According to the linearized Einstein equations, the curvature fluctuations of the geometry are determined in terms of the energy density perturbations via
| Φ ( k ) | 2 = 16 π 2 G 2 k 4 δ T 0 0 ( k ) δ T 0 0 ( k ) ,
and the gravitational waves are given by the off-diagonal pressure fluctuations,
| h ( k ) | 2 = 16 π 2 G 2 k 4 δ T i j ( k ) δ T i j ( k ) ( i j ) ,
where G is the Newtonian constant of gravitation.
Since the energy density perturbations in a region of radius R are determined by the specific heat capacity, C V ( R ) , on that scale, the power spectrum of curvature fluctuations is given by
P ( k ) = k 3 ( δ Φ ( k ) ) 2 = 16 π 2 G 2 k 2 T 2 C V ( R ) ,
where k is the momentum scale associated with R.
For thermal fluctuations, the matter correlation functions are given by taking partial derivatives of the finite temperature partition function. Since the partition function of the BFSS matrix model is our starting point, we are able to compute the observables. Specifically, the specific heat capacity is related to the internal energy, E ( R ) , via
C V ( R ) = T E ( R ) ,
and the internal energy is given by the derivative of the partition function with respect to the inverse temperature, β :
E = β ln Z ( β ) .
The computation of the internal energy E ( R ) was carried out in Ref. [20], based on the study [73] in the context of the IKKT matrix model. We find:
E 2 = N 2 E BFSS
E = 3 4 N β 0 β d t Tr ( [ X i , X j ] 2 ) .
Evaluating E , we obtain:
E 2 = 3 4 N 2 χ 2 T 3 4 N 4 α χ 1 T 1 / 2 ,
where χ 2 is a constant while χ 1 depends on R via
χ 1 = R 2 BFSS T 1 / 2 .
The first term in Equation (31) yields a Poisson spectrum that dominates on ultraviolet scales, while the second term yields a scale-invariant contribution to the curvature power spectrum that dominates on the infrared scales relevant to current cosmological observations.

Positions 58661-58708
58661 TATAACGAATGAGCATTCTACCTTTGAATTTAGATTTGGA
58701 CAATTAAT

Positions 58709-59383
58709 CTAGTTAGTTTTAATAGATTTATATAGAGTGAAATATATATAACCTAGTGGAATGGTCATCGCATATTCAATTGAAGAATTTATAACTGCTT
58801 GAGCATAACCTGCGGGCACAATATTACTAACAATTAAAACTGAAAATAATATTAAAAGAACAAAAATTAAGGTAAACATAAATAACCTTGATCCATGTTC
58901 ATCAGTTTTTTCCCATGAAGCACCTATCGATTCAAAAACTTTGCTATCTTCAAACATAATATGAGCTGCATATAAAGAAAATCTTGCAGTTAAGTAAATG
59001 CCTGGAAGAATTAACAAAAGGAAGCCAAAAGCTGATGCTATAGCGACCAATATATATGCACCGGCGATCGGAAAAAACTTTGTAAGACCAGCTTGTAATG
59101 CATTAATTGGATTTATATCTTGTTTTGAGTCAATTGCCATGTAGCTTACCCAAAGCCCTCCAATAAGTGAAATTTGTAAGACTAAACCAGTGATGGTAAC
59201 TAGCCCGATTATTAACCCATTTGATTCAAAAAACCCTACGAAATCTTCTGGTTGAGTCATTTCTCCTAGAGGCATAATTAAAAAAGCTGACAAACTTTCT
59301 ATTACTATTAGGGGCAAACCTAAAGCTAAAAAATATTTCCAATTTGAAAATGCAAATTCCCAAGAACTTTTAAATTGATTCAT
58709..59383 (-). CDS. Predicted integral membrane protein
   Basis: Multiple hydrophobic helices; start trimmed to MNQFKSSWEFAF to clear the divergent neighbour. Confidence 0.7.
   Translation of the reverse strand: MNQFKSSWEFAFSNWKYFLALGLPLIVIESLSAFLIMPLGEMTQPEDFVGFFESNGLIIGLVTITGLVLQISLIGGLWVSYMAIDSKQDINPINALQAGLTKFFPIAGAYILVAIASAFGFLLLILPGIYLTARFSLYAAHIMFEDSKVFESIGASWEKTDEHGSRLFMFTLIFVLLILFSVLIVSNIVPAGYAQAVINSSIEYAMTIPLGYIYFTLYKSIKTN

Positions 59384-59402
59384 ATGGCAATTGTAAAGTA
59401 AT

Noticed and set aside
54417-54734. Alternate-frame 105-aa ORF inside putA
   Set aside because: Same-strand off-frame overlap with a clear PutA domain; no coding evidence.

5. Challenges and Future Directions

To summarize, we have presented a proposal to obtain time, space, and a metric as emergent phenomena from the BFSS matrix model, taken in a high-temperature state. In the N limit, the time that emerges is infinite in both directions and continuous. Similarly, the emergent space is of infinite extent. Given our proposal, the background metric that emerges is spatially flat and isotropic. Since we are considering a thermal state of the BFSS model, there are thermal fluctuations, and we have reviewed here how these perturbations yield scale-invariant spectra of curvature fluctuations and gravitational waves. Hence, our cosmological model solves the famous horizon and flatness problems of standard cosmology and provides a causal mechanism for the origin of scale-invariant spectra of curvature fluctuations and gravitational waves, all without the need to postulate a phase of cosmological inflation. The cosmology is non-singular, and the cosmological constant problem is absent.
The S O ( 9 ) symmetry of the BFSS action is spontaneously broken. In the case of the IKKT model, the state that minimizes the energy has S O ( 6 ) × S O ( 3 ) symmetry, with the extent of space increasing only in three spatial dimensions. Based on solving the classical matrix equations, it appears that the cosmological expansion of the three large spatial dimensions is as in a radiation-dominated universe. The presence of fermions plays a key role in obtaining this symmetry breaking. On the other hand, the fermionic sector has not been included in studying the late time dynamics of the three large spatial dimensions. An important open problem is to include the fermionic sector. A careful study of the full BFSS matrix model may also shed some light on the nature of dark energy.